Film review: A Tale of Love and Darkness – Natalie Portman’s Amos Oz adaptation deeply poetic
Actress’ directorial debut, which she also scripted and stars in, is a beautiful, complex and grim tale about the final years of novelist Oz’s mother set against the backdrop of the founding of the state of Israel
Six years after Black Swan , Natalie Portman is again earning Oscars buzz for her complex role as Jackie Kennedy in the biopic Jackie. I do wonder if the actress would have been equally feted for her direction of A Tale of Love and Darkness – which premiered to mixed reviews at the Cannes film festival in 2015 – if the film weren’t judged by so many on its ability to entertain, as if it were just another Hollywood biopic.
There is indeed nothing orthodox about her first directorial effort, scripted by the Jerusalem-born Portman based on Israeli novelist Amos Oz’s sprawling 2002 memoir. This beautiful, complex and suitably grim film reminisces about the founding of the state of Israel alongside the final years of the novelist’s depressive mother, Fania (Portman), who died aged 38. And it’s all in subtitled Hebrew.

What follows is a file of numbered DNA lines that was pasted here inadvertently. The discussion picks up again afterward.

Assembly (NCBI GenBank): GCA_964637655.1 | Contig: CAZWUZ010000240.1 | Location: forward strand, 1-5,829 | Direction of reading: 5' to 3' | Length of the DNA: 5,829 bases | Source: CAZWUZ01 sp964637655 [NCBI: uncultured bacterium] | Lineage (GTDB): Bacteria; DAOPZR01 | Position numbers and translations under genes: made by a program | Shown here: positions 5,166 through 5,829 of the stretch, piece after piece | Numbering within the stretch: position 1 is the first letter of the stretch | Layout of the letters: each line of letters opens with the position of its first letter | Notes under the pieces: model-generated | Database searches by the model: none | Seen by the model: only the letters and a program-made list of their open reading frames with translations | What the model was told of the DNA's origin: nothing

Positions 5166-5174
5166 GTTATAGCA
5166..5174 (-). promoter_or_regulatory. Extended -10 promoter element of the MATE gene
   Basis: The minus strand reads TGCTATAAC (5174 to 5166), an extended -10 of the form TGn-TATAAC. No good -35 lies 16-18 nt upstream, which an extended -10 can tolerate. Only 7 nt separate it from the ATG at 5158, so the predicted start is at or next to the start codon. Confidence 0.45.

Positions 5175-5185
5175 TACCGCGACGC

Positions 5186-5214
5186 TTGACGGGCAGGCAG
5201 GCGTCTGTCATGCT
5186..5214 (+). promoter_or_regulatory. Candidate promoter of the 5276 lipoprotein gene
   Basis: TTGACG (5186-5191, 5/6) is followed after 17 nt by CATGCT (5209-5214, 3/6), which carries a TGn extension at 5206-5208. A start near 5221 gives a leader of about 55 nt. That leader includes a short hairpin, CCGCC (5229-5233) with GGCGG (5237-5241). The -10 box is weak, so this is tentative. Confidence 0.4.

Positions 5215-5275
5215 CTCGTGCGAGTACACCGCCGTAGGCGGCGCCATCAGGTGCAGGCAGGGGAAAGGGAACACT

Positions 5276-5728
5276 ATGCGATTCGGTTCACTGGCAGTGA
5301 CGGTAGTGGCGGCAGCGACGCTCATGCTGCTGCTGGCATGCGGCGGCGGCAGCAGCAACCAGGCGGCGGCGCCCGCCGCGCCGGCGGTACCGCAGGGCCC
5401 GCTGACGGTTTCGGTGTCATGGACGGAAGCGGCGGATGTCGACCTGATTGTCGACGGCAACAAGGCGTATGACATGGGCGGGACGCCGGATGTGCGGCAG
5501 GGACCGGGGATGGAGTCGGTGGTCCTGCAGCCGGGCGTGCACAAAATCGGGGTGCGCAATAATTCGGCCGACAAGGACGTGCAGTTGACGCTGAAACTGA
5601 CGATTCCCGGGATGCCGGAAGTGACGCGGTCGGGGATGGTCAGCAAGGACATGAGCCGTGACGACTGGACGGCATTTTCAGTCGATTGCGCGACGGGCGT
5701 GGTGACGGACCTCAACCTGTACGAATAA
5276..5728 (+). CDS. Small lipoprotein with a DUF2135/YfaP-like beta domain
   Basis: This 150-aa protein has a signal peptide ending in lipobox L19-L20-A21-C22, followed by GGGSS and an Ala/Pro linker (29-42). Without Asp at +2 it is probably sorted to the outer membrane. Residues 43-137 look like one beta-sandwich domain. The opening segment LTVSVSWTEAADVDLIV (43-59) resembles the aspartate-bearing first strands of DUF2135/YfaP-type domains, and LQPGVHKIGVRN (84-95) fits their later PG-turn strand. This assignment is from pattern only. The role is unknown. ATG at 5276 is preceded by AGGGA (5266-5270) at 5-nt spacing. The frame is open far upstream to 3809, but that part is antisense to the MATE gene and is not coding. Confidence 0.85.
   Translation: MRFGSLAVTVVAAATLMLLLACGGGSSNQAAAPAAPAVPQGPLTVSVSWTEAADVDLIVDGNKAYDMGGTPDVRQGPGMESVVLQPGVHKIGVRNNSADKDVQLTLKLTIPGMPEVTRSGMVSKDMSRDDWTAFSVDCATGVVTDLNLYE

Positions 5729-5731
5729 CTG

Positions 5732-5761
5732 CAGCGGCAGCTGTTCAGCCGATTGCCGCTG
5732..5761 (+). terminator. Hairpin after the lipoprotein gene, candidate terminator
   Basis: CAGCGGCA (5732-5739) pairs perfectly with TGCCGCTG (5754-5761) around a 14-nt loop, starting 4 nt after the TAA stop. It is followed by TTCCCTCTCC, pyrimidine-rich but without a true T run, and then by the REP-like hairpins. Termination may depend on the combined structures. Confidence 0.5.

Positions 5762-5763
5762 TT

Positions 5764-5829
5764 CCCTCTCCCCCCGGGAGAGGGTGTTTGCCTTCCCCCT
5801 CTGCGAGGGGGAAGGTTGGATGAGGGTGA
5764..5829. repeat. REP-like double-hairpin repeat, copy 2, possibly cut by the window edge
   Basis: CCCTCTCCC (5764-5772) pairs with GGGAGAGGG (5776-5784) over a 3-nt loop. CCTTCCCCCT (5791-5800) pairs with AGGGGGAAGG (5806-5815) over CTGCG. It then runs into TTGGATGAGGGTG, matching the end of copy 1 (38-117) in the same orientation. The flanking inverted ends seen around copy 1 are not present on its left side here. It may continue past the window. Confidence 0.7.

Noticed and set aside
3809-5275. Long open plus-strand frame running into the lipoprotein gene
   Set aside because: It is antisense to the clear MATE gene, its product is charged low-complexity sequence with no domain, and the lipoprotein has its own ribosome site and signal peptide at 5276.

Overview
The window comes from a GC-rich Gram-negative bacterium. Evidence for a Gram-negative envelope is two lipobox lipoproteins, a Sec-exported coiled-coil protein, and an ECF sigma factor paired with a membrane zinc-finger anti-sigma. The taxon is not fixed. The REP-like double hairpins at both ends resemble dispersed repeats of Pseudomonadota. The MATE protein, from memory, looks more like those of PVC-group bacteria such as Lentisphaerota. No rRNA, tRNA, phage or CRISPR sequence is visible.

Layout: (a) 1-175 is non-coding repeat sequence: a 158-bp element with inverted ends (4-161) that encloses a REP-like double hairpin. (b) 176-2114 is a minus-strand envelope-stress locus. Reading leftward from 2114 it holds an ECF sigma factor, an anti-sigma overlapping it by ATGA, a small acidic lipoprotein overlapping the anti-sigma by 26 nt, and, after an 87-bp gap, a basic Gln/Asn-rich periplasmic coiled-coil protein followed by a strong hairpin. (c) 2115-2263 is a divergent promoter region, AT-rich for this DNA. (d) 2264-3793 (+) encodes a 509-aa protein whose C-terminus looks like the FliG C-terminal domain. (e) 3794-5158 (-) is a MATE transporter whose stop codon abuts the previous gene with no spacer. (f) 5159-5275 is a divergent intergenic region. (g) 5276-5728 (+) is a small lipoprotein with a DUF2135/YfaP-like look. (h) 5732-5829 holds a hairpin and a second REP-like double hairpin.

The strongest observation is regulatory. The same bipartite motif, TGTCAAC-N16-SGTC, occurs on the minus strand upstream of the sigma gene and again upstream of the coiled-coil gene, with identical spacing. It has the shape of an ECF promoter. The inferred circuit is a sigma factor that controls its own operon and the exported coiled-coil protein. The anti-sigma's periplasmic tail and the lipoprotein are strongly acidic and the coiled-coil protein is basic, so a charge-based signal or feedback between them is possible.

Narrated by the elderly Oz (Moni Moshonov) through the eyes of his vigilant yet justifiably bewildered younger self (Amir Tessler), the film takes a chronologically fragmented approach to the writer’s coming-of-age memories as a Jew in mid-1940s Jerusalem. His father, Arieh (Gilad Kahana), is an unsuccessful scholar, and Oz mostly learns the power of storytelling from his mother.
Against a backdrop of political turbulence, the story focuses on Fania, who is finally broken by her frequent experiences with grief, poverty, and an unhappy family life. Though Portman displays again her growing screen charisma in this melancholy role, it is her work behind the camera that is most enchanting here. Her conviction in the material oozes from this deeply poetic debut.
A Tale of Love and Darkness opens on December 8
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